Employment in Ontario increased by 10,600 jobs in March and the unemployment rate remained unchanged at 5.5 per cent, the lowest it has been since July 2000.
Over the past three years, Ontario’s economy has outperformed all G7 countries in terms of real GDP growth. Exports and business investments have increased, and Ontario’s unemployment rate has been below the national average each month for almost three years. However the numbers do not tell the whole story. Many people are facing uncertainty and challenges. The government knows that more must be done to ensure that the benefits of a growing economy are shared fairly across the province.
This includes raising the minimum wage to $14 an hour on January 1, ensuring part-time workers are paid the same hourly wage as full-time workers, introducing paid sick days for every worker, and enabling at least three weeks’ vacation after five years with the same employer.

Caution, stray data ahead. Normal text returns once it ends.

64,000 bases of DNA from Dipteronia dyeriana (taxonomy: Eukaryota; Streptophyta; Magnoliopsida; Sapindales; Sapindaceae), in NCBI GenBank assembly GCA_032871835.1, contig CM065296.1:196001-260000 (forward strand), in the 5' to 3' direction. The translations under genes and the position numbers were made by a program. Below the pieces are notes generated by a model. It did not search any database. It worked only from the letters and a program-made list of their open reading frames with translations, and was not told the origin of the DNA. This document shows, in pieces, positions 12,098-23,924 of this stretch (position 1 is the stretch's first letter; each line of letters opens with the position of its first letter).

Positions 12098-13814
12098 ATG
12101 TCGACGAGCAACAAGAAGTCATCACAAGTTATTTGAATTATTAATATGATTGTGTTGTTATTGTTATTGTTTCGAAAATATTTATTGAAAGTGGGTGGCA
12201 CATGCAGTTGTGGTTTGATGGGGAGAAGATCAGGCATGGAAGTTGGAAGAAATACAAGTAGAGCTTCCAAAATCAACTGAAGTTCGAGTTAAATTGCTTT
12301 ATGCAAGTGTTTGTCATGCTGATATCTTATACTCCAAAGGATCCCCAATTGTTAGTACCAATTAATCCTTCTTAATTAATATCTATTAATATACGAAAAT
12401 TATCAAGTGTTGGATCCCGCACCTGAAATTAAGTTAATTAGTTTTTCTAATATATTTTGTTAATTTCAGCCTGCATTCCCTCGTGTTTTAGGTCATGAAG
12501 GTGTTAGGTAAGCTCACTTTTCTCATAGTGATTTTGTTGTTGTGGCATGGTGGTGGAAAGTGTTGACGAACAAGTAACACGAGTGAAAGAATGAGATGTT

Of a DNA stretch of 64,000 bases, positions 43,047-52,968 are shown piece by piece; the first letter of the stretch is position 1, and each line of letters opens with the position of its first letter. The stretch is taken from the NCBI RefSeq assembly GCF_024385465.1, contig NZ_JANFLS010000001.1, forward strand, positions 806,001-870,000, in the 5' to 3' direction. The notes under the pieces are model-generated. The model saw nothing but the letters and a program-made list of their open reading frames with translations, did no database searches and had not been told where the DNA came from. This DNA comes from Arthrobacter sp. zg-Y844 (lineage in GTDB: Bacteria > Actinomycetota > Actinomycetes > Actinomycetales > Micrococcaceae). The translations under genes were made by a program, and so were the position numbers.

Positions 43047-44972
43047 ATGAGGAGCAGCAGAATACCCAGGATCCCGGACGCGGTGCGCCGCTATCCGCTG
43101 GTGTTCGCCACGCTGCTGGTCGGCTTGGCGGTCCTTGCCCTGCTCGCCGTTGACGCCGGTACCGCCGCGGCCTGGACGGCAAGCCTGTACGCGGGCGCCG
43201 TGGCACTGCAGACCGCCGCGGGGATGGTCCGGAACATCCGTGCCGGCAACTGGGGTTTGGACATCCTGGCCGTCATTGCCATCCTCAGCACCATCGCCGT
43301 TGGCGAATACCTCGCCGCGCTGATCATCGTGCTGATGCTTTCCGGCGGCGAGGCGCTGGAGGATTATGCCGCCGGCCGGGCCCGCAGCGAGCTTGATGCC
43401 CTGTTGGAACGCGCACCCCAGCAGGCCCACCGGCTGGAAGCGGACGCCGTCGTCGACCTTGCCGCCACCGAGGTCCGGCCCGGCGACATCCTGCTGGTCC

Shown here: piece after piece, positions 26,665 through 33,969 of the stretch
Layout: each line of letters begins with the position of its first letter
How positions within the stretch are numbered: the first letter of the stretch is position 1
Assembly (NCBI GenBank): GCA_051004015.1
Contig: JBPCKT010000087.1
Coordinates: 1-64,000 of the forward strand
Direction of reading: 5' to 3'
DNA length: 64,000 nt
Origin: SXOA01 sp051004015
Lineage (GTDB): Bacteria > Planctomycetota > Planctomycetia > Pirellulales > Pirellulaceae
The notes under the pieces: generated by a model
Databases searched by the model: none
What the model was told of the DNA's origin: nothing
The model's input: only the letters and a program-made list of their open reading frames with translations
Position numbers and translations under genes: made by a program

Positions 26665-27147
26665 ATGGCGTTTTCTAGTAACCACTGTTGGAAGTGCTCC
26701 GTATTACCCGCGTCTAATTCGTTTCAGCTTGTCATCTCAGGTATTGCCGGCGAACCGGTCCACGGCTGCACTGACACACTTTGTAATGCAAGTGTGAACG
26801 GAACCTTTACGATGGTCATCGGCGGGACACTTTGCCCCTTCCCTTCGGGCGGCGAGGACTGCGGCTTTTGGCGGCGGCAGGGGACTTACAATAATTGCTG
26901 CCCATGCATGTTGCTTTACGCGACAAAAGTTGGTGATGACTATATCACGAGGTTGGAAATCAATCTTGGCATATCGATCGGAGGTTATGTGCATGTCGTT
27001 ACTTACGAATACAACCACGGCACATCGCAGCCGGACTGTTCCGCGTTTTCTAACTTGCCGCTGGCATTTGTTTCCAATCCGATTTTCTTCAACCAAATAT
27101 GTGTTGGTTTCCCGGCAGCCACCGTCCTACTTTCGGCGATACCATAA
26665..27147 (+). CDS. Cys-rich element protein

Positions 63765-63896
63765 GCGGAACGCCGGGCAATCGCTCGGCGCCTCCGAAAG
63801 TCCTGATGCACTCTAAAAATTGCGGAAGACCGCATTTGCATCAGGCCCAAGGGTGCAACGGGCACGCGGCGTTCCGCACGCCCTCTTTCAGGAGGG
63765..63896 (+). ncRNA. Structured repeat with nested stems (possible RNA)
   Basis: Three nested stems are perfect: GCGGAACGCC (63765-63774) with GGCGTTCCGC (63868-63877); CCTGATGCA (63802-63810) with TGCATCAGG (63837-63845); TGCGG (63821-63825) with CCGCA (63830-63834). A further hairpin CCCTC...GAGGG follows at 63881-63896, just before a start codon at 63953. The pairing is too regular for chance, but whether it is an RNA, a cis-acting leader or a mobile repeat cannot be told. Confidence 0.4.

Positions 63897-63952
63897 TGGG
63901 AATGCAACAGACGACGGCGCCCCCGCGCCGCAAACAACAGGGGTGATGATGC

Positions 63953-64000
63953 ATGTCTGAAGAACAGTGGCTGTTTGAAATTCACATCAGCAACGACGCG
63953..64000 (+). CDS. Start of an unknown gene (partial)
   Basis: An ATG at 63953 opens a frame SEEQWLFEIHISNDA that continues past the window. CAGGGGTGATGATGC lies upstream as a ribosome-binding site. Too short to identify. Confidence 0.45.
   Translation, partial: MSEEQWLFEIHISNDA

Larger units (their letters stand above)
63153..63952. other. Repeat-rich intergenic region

- Ontario has added more than 800,000 net new jobs since the recession. Last year, employment increased by 128,400, which is equivalent to almost 500 new jobs, on average, per working day.
- Employment growth has occurred in many regions across the province; year-over-year increases include Stratford-Bruce Peninsula (7.3 per cent), Toronto (3.4 per cent) and Hamilton-Niagara Peninsula (2.3 per cent).
- The March employment increase was led by monthly gains in the Public Administration (8,700) and Construction (6,700) sectors.
Photo Credit: Wikipedia